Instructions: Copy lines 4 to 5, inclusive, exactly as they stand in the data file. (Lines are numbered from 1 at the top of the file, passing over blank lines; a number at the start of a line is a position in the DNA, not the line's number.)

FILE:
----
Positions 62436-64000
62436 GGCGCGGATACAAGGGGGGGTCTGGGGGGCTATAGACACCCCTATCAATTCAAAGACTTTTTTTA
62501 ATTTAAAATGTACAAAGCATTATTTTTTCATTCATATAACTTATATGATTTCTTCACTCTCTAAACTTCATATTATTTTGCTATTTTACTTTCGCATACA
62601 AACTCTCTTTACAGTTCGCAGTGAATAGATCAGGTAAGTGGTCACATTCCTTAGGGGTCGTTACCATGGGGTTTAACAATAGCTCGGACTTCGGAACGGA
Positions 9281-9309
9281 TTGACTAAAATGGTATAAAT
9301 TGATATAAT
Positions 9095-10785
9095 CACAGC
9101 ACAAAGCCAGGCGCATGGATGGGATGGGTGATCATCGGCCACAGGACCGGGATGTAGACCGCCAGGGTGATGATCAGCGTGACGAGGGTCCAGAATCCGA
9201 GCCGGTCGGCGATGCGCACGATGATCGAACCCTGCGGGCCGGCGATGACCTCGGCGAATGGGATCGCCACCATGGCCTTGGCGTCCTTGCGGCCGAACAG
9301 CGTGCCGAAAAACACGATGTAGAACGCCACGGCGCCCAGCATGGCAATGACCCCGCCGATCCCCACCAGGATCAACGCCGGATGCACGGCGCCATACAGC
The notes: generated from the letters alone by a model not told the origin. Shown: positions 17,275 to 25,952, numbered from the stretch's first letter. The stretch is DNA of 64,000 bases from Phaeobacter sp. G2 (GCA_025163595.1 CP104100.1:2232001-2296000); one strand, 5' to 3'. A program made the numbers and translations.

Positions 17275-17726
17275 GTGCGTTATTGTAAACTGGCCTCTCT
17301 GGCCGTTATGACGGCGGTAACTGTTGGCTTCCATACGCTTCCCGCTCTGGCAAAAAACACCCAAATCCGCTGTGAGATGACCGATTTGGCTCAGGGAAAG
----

62601 AACTCTCTTTACAGTTCGCAGTGAATAGATCAGGTAAGTGGTCACATTCCTTAGGGGTCGTTACCATGGGGTTTAACAATAGCTCGGACTTCGGAACGGA
Positions 9281-9309